It's a fact: I’m a Millennial. I was born between 1981 and 1996, cell phones and the Internet came of age during my adolescence, and I try pretty hard not to be a narcissist. I shop online. A lot. And, I'm a Product Manager at New Target, so I'm going to tell you how to optimize your online store so that you can win sales from Generation Y.
You know what I care about on an eCommerce site? I’ll tell you:
That’s about it. These are far-and-away the top factors that determine whether I’ll be making a purchase or not.
As an online merchant, you can control all three of those variables. You know how to feature your products or services in the best light and can choose the visuals that will tell your story most distinctively. You also know your market and your competitors, and use your knowledge to articulate the most compelling price structure geared toward maximizing value. What you might be losing an edge on is your checkout process.
When it comes to checking out, I care most about security, speed, and ease of use on my phone. When an online store misses out on those priorities, I abandon my cart. Here’s what keeps me on target and completing that website purchase in the end:
I prefer payment methods that shield my credit card information.
A lot of my Millennial peers have gone all in on eWallets like Apple Pay, Google Pay, or Samsung Pay, which store their card details securely and offer merchants a temporary “token,” or a coded string of data, which allows the transaction to take place while continuing to mask the customer’s actual credit card number.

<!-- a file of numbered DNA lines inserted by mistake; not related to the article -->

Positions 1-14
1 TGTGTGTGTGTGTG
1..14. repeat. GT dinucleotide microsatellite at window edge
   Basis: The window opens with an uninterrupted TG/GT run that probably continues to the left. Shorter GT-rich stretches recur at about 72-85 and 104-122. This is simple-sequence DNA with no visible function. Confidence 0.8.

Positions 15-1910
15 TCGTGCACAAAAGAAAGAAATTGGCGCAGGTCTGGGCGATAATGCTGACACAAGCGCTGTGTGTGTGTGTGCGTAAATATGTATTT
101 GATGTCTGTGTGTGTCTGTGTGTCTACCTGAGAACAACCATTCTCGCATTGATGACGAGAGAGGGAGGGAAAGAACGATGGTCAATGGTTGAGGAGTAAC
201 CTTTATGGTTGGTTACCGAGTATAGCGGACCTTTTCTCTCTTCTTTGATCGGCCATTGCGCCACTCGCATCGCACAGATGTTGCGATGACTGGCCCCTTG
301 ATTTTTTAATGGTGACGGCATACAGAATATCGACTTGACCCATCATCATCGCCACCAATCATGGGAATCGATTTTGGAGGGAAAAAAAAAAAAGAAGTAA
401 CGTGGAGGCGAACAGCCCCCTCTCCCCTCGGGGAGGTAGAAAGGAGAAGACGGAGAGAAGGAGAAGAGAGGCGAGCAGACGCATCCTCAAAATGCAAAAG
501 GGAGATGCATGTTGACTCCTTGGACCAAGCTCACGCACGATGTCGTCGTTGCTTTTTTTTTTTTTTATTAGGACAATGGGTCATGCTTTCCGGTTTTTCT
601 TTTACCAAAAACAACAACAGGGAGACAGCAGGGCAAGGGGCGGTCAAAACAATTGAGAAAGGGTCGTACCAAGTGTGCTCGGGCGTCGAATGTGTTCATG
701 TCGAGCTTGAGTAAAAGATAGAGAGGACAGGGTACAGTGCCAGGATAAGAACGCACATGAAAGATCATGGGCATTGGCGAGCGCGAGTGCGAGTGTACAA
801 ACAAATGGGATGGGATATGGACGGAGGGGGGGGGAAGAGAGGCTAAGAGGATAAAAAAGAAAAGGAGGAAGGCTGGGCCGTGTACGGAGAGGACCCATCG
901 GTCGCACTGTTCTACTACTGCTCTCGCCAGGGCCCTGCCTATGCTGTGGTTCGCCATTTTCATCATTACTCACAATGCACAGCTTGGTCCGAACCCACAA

Checkout integrations like Square, Amazon Pay, and PayPal solve the same problem. eCommerce sites that offer me the option to log-in with my Square, PayPal, or Amazon account credentials are more likely to make a sale with me because I already know and trust those companies to store and protect my financial information. I have worked with those third parties (Amazon, PayPal, Square) and have trusted them for years, based on their real-life track record with me.
I hate the feeling that an overseas hacker might be digitally watching over my shoulder as I type my credit card number into yet another webpage, exposing my details in another transaction and enabling them to sell my identity on the dark web (and subsequently ruin my life or at least my month). If I can avoid recording my credit card details at any opportunity, I will. It’s just smart. I also trust the big dogs who are established in the online transaction business to have the best security protocols and teams in the world and be best equipped to fend off hackers.
Have you ever bought a croissant at a café with a Square register? Have you ever ordered a book, gadget, or household item from Amazon.com? Have you tapped your Samsung phone or iPhone to make a purchase? Sent money to a friend or an eBay vendor on PayPal or Venmo? And then have you ever used any of those payment methods for the second, seventh, or hundredth time?
If yes, then you have firsthand knowledge of how much faster it is to check out when your account and payment details are already saved. You also know the efficiencies gained by navigating a familiar user interface and workflow.